So, a “true” headless CMS is built with API-integrations first, and no front end. A decoupled CMS is built with a front-end system first, with APIs added on later to allow content to be projected into other applications. We’ll come to the pros and cons of these different approaches shortly.
Should You Use Headless CMS?
Whether your organization needs a headless CMS over a traditional or decoupled CMS will come down to your specific use cases. It’s really a question only you can answer––but to help you make the decision, let’s consider some typical use cases:
Flexible Content Delivery
The clear benefit of using a headless CMS is that it’s not for just websites. Content can be delivered for a diverse range of platforms, like mobile apps, web apps, printed materials, podcasts, smartphones, even voice assistants like Google Home and Amazon’s Alexa. If you need to cater for these platforms, a headless CMS could be the right choice.
Use of JAMstack:
If you’ve developed a website and separate mobile application, you’ll likely want the content output and user experience to be consistent between the two. When using a headless CMS, you can easily maintain the same content library, without the hassle of manually adding the same content in multiple places.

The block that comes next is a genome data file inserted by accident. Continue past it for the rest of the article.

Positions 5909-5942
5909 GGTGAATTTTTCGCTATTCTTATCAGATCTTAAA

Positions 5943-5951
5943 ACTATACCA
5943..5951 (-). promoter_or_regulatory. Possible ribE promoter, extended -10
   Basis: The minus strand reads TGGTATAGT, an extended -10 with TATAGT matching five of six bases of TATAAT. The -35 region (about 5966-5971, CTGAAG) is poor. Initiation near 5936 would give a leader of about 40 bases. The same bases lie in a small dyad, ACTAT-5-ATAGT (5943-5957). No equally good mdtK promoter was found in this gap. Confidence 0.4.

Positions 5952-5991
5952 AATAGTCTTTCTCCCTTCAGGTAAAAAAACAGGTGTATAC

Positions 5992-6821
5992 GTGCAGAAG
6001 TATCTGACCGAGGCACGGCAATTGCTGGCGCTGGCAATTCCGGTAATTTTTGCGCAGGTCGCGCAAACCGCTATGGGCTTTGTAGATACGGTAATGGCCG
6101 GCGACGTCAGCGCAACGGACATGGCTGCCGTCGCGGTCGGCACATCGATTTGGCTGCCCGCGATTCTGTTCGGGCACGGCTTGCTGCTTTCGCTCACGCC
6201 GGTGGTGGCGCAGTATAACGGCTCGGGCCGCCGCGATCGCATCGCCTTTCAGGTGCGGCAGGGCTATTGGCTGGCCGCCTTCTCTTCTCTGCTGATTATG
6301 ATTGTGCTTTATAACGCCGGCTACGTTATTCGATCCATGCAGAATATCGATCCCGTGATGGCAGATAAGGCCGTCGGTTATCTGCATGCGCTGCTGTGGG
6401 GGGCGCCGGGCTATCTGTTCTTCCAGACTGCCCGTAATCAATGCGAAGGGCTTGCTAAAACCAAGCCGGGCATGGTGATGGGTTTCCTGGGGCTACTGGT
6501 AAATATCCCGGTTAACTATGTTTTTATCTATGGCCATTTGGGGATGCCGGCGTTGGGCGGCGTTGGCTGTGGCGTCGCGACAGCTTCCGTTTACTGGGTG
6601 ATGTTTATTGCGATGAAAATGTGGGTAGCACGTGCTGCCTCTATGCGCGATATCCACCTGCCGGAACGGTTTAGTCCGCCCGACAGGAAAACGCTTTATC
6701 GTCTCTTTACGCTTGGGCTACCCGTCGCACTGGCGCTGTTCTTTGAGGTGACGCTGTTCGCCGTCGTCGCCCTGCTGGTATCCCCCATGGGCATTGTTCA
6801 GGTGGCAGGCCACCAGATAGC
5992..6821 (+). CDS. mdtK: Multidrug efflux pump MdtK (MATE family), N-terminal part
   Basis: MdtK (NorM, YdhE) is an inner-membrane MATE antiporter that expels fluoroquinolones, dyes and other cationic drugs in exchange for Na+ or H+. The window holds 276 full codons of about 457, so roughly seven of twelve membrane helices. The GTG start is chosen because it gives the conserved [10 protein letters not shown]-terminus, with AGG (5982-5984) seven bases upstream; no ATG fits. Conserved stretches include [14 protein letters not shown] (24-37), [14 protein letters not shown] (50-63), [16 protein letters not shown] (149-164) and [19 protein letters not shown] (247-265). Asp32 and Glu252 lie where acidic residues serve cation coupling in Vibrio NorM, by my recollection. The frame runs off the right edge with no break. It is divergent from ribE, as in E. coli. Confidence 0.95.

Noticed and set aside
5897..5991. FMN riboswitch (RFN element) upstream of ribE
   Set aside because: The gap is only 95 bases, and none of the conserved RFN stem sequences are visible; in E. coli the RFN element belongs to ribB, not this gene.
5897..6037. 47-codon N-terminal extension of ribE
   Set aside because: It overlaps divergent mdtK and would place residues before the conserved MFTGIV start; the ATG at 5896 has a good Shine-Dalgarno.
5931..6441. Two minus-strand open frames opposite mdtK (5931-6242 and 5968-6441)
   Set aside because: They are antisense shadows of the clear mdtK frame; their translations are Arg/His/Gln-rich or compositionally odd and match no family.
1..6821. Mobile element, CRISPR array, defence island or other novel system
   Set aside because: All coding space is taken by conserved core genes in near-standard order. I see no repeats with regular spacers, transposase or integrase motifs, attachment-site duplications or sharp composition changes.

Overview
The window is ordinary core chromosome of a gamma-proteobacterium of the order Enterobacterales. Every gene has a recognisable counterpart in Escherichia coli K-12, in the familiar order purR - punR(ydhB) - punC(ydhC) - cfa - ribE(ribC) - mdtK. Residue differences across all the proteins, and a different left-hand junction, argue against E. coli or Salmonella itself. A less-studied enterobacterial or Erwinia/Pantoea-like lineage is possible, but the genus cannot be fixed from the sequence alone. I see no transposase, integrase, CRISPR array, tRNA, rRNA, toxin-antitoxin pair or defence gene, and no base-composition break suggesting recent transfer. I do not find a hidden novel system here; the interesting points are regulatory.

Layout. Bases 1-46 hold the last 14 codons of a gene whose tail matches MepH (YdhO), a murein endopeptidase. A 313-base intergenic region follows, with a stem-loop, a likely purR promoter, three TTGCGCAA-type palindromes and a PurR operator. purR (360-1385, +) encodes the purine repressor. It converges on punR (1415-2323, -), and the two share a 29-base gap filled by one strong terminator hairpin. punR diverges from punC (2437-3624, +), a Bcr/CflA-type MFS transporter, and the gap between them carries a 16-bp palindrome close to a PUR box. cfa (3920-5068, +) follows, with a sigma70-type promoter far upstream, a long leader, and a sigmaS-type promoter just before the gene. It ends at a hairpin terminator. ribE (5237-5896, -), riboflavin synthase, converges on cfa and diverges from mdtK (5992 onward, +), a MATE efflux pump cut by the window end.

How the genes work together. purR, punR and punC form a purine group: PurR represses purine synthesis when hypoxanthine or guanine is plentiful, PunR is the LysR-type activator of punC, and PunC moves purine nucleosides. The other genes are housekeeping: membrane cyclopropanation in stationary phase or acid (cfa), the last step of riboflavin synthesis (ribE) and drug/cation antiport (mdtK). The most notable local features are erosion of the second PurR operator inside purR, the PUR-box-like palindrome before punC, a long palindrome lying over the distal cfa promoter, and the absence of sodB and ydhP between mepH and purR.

Improving Content Existing Websites
If you’ve built custom web applications that support APIs, headless CMS platforms can be a great way to improve the user experience and add new content in a consistent, easily manageable way. A strong example is in the healthcare industry: many healthcare providers have created custom web apps for patients to log into. With a headless CMS, admins can add and edit content in these custom-built platforms, without having to replace them with a traditional CMS.
If these use cases resonate, maybe you should consider a headless Content Management System. But there are cautions to be aware of.
What Are The Pros And Cons Of Headless Content Management Systems?
So, now we know the use cases of headless CMS, let’s talk about some of the pros, and cons to help you decide if it’s the right fit for your content marketing strategy.
Benefits Of Headless Content Management
- Easier Content Management Experience: With a headless CMS, the content management experience is far more streamlined for marketing teams that need to create content multiple platforms. There’s a single place to edit all content, and APIs take care of the rest, instantly.
- More Opportunity For Content: A headless CMS allows you to create content for every channel that supports API integrations—web apps, mobile apps, smartwatches, voice assistants, smart fridges––you name it.